Responding to Criticism, N. Korea Threatens to Carry Out 4th Nuclear Bomb Test

By Patrick Goodenough | March 31, 2014 | 4:19 AM EDT

Kim Jong-un’s regime has threatened to carry out “out a new form of nuclear test.” Pyongyang previously tested nuclear bombs in 2006, 2009 and February 2013. (AP Photo, File)

(Update: North and South Korea fired hundreds of artillery shells into each other's waters Monday followoing North Korea's sudden announcement that it would conduct live-fire drills in seven areas north of the Koreas' disputed maritime boundary, the Associated Press reported.)

( – North Korea’s threat to carry out a “new form” of nuclear test follows its previous pattern of citing international criticism as justification for actions which the reclusive Stalinist regime was evidently planning to take anyway.

Its latest threat to carry out what would be its fourth test of a nuclear bomb comes three days after the U.N. Security Council in a statement criticized the March 26 test-firing of two medium-range ballistic missiles; and two days after the U.N. Human Rights Council (HRC) passed a resolution condemning Pyongyang for “widespread and gross human rights violations.”

The regime’s foreign ministry on Sunday called the Security Council criticism “absolutely intolerable” and said it does “not rule out a new form of nuclear test for bolstering up our nuclear deterrence.” The army would hold drills involving “more diversified nuclear deterrence,” it said.

In a separate statement on Monday, the ministry said it “totally opposes and rejects” the HRC resolution, calling it “a product of the vicious hostile policy towards” North Korea. (The resolution passed by a 30-6 vote, with China, Cuba, Pakistan, Russia, Venezuela and Vietnam backing Pyongyang. Eleven members from Africa and Asia abstained.)

Although Sunday’s statement linked the threatened nuclear test directly to the latest U.N. criticism, there have been indications for months that a fourth nuclear test is being planned Among them:

--Last October, commercial satellite imagery pointed to new construction work at Punggye-ri, a military site in the country’s far north-eastern province of North Hamgyong, which was the location of all three previous tests, in 2006, 2009 and February 2013.

--Two months later, the chairman of South Korea’s parliamentary intelligence committee, Cho Won-jin, said there were signs that the North “is preparing to carry out a fourth test.”

--On Feb. 11, South Korean Defense Minister Kim Kwan-jin told lawmakers in Seoul that preparations for a fourth test at Punggye-ri now appeared to be complete.

--And on March 14, the North’s National Defense Commission, which is chaired by Kim Jong-un, issued a statement saying the regime would continue efforts “to bolster up its nuclear deterrence” adding that “additional measures will be taken to demonstrate its might.”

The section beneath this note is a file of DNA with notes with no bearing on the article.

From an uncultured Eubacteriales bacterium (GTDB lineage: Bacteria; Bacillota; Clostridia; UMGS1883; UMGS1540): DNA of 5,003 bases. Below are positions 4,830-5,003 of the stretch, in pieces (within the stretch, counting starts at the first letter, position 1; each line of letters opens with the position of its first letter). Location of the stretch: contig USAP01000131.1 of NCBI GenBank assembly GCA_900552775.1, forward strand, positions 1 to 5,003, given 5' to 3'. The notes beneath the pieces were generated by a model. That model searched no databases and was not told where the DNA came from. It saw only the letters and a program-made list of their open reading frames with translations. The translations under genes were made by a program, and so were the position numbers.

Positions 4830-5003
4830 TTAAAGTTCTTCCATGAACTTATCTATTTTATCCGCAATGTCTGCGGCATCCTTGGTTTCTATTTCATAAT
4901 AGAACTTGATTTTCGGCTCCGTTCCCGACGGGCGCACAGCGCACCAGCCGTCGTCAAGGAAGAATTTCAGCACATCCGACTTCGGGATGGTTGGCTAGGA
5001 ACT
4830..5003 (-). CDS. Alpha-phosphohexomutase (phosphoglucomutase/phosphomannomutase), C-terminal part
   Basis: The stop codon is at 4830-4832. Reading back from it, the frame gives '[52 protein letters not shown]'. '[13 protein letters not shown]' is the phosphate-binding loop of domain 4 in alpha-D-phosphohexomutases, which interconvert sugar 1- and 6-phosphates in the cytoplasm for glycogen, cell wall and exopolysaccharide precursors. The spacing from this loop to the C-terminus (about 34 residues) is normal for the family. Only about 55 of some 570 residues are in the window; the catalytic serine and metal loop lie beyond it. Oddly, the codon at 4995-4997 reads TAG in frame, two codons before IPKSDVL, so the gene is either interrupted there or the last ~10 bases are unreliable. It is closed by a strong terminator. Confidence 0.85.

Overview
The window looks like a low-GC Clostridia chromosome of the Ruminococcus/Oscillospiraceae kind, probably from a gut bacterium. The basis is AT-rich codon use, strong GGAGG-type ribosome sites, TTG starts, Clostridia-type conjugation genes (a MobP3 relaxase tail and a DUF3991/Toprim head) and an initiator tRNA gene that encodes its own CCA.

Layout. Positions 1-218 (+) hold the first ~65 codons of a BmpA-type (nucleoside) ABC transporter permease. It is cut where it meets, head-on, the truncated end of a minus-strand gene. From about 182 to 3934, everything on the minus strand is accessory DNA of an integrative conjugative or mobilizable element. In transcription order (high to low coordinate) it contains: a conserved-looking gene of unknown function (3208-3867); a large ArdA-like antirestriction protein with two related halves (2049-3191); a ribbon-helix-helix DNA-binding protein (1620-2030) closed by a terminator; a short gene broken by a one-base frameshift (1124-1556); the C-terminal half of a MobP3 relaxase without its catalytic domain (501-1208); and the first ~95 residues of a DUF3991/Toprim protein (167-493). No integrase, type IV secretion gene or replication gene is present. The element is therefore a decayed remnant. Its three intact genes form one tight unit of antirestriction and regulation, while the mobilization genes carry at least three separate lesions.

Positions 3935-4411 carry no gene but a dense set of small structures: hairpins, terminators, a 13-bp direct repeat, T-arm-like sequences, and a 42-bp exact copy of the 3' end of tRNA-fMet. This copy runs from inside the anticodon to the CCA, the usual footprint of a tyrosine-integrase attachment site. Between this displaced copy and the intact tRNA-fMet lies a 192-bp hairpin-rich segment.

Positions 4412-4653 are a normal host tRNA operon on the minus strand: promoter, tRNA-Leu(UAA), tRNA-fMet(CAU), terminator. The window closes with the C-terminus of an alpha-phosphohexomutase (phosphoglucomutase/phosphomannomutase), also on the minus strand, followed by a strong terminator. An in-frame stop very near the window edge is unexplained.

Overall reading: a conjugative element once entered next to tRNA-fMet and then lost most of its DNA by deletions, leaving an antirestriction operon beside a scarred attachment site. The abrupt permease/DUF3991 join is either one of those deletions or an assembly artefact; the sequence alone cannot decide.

A similar pattern was seen before the third nuclear test.

On January 24 last year, North Korea threatened it would test a nuclear device after the U.N. Security Council passed a resolution including a tightening of sanctions on Pyongyang – on that occasion in response to a Dec. 2012 satellite launch using ballistic missile technology proscribed under earlier resolutions.

Then, too, it sought to link its threat – which it carried out on Feb. 12 – with the new sanctions, yet satellites had detected preparatory activity at Punggye-ri nine months prior to that, and the regime’s official media outlets had also periodically warned of plans to bolster the “nuclear deterrent.”

On Monday, South Korea’s foreign minister warned North Korea of “consequences” if it went ahead with threats for a fourth test.

“Whether North Korea will conduct a nuclear test ultimately depends on the North’s leadership, but their choice will largely determine the future of North Korea,” Yun Byung-se told a gathering of South Korean diplomats.

Last week’s firing by North Korea of Rodong-class ballistic missiles – boasting a range capable of reaching Japan – was the first incident of its kind in four years. The launch came as President Obama was holding a trilateral summit with the leaders of Japan and South Korea in The Hague.

Obama told reporters at that meeting that close coordination between the three countries over the last five years “has succeeded in changing the game with North Korea.”

“Our trilateral cooperation has sent a strong signal to Pyongyang that its provocations and threats will be met with a unified response, and that the U.S. commitment to the security of both Japan and the Republic of Korea is unwavering, and that a nuclear North Korea is unacceptable,” he said.

Meanwhile North Korea on Monday declared a “no-fly, no-sail” zone over an area of sea off the west coast of the Korean peninsula, and then began firing artillery in a sensitive area near the disputed maritime border between the two Koreas.

Patrick Goodenough
Patrick Goodenough
Spencer Journalism Fellow